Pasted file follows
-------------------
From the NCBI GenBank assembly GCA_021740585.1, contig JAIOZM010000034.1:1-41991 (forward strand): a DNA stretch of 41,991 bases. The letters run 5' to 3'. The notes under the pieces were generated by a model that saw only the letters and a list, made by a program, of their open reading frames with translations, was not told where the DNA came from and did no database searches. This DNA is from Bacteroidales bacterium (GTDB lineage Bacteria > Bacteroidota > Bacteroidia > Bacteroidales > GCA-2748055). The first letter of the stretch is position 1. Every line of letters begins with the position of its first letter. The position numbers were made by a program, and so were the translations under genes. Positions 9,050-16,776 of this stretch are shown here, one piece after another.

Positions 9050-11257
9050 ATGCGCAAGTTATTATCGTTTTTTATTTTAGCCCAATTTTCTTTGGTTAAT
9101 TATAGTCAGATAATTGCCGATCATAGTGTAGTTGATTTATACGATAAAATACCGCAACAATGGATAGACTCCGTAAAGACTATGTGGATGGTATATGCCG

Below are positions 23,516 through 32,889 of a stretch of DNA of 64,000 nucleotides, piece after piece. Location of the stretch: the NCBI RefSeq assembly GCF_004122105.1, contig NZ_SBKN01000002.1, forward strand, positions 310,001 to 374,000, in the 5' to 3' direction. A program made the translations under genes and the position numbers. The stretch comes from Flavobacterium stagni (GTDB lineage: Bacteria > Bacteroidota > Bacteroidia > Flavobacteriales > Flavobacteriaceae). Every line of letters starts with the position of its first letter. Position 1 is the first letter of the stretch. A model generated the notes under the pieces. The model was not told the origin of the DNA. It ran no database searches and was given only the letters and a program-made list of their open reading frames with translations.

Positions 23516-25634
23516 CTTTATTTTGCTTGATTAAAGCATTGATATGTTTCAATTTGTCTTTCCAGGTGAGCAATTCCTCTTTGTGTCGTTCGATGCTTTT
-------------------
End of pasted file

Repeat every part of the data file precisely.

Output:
From the NCBI GenBank assembly GCA_021740585.1, contig JAIOZM010000034.1:1-41991 (forward strand): a DNA stretch of 41,991 bases. The letters run 5' to 3'. The notes under the pieces were generated by a model that saw only the letters and a list, made by a program, of their open reading frames with translations, was not told where the DNA came from and did no database searches. This DNA is from Bacteroidales bacterium (GTDB lineage Bacteria > Bacteroidota > Bacteroidia > Bacteroidales > GCA-2748055). The first letter of the stretch is position 1. Every line of letters begins with the position of its first letter. The position numbers were made by a program, and so were the translations under genes. Positions 9,050-16,776 of this stretch are shown here, one piece after another.

Positions 9050-11257
9050 ATGCGCAAGTTATTATCGTTTTTTATTTTAGCCCAATTTTCTTTGGTTAAT
9101 TATAGTCAGATAATTGCCGATCATAGTGTAGTTGATTTATACGATAAAATACCGCAACAATGGATAGACTCCGTAAAGACTATGTGGATGGTATATGCCG

Below are positions 23,516 through 32,889 of a stretch of DNA of 64,000 nucleotides, piece after piece. Location of the stretch: the NCBI RefSeq assembly GCF_004122105.1, contig NZ_SBKN01000002.1, forward strand, positions 310,001 to 374,000, in the 5' to 3' direction. A program made the translations under genes and the position numbers. The stretch comes from Flavobacterium stagni (GTDB lineage: Bacteria > Bacteroidota > Bacteroidia > Flavobacteriales > Flavobacteriaceae). Every line of letters starts with the position of its first letter. Position 1 is the first letter of the stretch. A model generated the notes under the pieces. The model was not told the origin of the DNA. It ran no database searches and was given only the letters and a program-made list of their open reading frames with translations.

Positions 23516-25634
23516 CTTTATTTTGCTTGATTAAAGCATTGATATGTTTCAATTTGTCTTTCCAGGTGAGCAATTCCTCTTTGTGTCGTTCGATGCTTTT